“I discovered the shop in 1991 when it was Fry Street Records and Things,” Sample said. “My friend Dennis then began renting the building in 1994 and changed the name. Eventually, I became the general manager until he passed away in 2014. I purchased the business from his estate. ”

Sample moved the business away from the music aspect and instead chose to focus almost exclusively on smoking accessories.

Regarding smoking accessories, Sample and Wright say that technology had mostly stayed the same until the late 1990s. The most significant change and a boon for the industry came with the introduction of readily available hand-blown glass. Custom glass products would eventually come to dominate the market and become the most common material sold in shops like The Zebra’s Head. Customers would not only be buying a smoking device, but they would be buying a work of art. The size and price of these devices varied considerably and provided a consumer with a virtually unlimited number of style options.

Sample and Wright both take pride in sourcing their glass pieces from local artists as well as offering a wide selection for the customers. They also take pride in their knowledge of the product.

“You can’t get something personalized with any other material like you can with glass,” Wright said. “There is something about the allure of glass that sucks people in. Finding a glass artist you like is like finding a band you like.”

Customers seem to respond well to the efforts The Zebra’s Head takes to stay knowledgeable about their products and their ability to provide good prices and genuine customer service. These traits, it seems, are their secret to success.

“They have solid prices,” UNT psychology major Dylan Rakestraw, 21, said. “They are cheap compared to other places around Dallas-Fort Worth.”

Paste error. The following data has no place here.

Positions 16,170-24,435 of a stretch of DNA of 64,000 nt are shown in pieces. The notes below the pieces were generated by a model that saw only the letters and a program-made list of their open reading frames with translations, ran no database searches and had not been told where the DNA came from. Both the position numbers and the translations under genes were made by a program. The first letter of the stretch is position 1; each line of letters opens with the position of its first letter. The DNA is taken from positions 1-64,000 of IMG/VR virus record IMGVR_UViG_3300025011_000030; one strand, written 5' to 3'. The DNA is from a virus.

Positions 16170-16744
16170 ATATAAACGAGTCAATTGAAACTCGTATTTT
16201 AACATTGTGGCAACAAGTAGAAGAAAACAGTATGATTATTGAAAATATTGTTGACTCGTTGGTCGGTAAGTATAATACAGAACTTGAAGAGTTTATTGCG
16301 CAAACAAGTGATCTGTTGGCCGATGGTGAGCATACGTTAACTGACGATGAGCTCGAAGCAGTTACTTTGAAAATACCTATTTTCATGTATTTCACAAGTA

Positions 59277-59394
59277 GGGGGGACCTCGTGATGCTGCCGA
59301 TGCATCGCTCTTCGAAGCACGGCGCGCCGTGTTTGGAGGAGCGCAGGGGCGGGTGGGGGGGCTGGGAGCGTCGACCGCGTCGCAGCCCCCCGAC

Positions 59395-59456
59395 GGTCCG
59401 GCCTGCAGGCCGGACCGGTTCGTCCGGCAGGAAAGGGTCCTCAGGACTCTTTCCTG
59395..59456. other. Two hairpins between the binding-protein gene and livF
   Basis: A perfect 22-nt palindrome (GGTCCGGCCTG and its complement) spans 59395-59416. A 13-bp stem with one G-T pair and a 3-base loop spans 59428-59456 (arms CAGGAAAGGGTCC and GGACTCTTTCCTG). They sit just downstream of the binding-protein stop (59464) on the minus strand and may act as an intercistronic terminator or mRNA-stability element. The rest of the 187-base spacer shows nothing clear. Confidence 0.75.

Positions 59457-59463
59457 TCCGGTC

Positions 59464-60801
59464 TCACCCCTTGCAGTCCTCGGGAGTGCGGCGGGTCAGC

“I go to The Zebra’s Head a lot,” Maddie Gostkowski, 20, a UNT advertising major said. “The dudes there are nice, and they know what they’re talking about. I feel like I’ve even become friends with them.”

Changing Neighborhood

Places like the Zebra’s Head are a dying breed on Fry Street these days. The area saw a drastic change in the mid-2000s when several beloved landmarks were condemned to make room for a new block of student housing and space for several chain restaurants.

What once was seen as a place to get weird has now become sanitized and gentrified.

“It has lost so much of the flavor it once had,” Sample said. “So many painted buildings are gone that gave it that art district feeling. And now there is a drab monstrosity of an apartment building that literally stole my morning sun.”

Time will eventually tell if The Zebra’s Head will be able to remain in the neighborhood amidst the area’s continuing waves of gentrification. Either way, the shop continues to represent the tradition of the old Fry Street and carries on the unique culture that grew from it.

Tyson Wright takes a positive tone about the future of The Zebra’s Head, “Although some people may see our store like a liquor store or a place for vice, I would like to think we are good neighbors. We really do care about our community,” he said. “We like the school, we like the town, and we like the people who live here, and I think that makes it easier for our store to be successful in this area.”